In the first hour of Robert Shoenberg's tenure as president of the Montgomery County Board of Education last week, every member had something to say.
No votes were taken, no decisions were made. It was a time to muse, to question, and to make certain board members understood their colleagues' priorities.
For Shoenberg, it was, for that day at least, the board's finest hour.
"I was pleased with how the morning went," Shoenberg said, after adjourning his first meeting as president of the seven-member body, which oversees one of the state's largest school systems.
"Those are the kinds of things I think the board should do -- review and exchange ideas about what it is that we'd like to see happen with education here."
Missing from the exchange was a combative style for which the school board was known as recently as four years ago, when it had to wrestle with the issue of school closings. Those debates were what prompted Shoenberg, a PTA member who had always thought he would like to serve on a school board, to run for a seat in 1982.
"I think the board is more responsive . . . and doesn't have such an adversarial relationship with the public," he said. "The board has now pulled back into its primary role of policymaking and it is focused on educational issues."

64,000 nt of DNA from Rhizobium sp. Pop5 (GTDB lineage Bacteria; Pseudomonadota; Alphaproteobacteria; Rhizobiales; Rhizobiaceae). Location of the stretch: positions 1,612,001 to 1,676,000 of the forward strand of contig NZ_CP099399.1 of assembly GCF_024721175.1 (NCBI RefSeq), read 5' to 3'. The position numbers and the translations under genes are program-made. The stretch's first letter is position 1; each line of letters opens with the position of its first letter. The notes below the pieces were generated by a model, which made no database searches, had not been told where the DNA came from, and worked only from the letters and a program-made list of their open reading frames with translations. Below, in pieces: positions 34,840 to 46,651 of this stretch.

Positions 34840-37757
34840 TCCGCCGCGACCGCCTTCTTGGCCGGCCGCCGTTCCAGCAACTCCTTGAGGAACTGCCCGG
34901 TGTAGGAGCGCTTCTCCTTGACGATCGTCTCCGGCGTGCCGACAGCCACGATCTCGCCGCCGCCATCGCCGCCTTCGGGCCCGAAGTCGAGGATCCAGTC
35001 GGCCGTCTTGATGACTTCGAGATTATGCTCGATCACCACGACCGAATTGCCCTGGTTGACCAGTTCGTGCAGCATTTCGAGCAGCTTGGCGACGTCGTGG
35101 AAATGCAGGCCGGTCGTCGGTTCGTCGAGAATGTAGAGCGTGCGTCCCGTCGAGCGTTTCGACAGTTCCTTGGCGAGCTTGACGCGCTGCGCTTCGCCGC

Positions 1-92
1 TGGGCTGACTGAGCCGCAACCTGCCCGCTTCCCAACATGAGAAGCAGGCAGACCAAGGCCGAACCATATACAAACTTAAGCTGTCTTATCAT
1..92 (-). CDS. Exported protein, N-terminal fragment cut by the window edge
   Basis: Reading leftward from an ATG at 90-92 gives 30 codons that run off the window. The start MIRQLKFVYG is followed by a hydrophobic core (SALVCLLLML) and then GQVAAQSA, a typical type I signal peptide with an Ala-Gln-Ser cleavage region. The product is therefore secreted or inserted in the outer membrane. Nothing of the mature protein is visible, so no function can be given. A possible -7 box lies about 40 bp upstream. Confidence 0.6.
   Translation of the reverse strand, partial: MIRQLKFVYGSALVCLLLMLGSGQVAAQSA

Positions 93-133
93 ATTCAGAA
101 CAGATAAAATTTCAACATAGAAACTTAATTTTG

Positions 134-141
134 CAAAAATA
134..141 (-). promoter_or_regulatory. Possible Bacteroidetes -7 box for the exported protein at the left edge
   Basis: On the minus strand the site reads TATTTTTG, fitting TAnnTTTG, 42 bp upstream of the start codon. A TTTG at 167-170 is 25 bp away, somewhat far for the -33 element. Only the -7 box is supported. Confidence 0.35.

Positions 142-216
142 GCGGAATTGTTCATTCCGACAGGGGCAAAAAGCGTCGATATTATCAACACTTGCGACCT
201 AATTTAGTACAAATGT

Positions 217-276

As the dean of undergraduate studies at the University of Maryland, Shoenberg has supervised the curriculum and developed general education requirements for that institution. As the father of two girls, he also has been a volunteer at public schools in Wheaton.
"I see a great deal of crossover in my job at the university and here," Shoenberg said. "I can bring to the board my understanding of curriculum, and I can take back an understanding of what is going on at the schools here."
Shoenberg, a graduate of Amherst College and the University of Michigan, told fellow board members that he would not set any new goals or agenda for the board this year.
Rather, he said, he would, "in my own way and my own style," lead the board toward already defined goals of improving the academic achievement and thinking skills of all students, whether they were headed for college or jobs after graduation.
If met, those goals would be one link in strengthening what should be the role of public education elsewhere, Shoenberg said later.
"The public schools of America are an enormous strength," he said. "For all the criticism we make of them, they are still the best way for students to learn to get along with each other . . . ."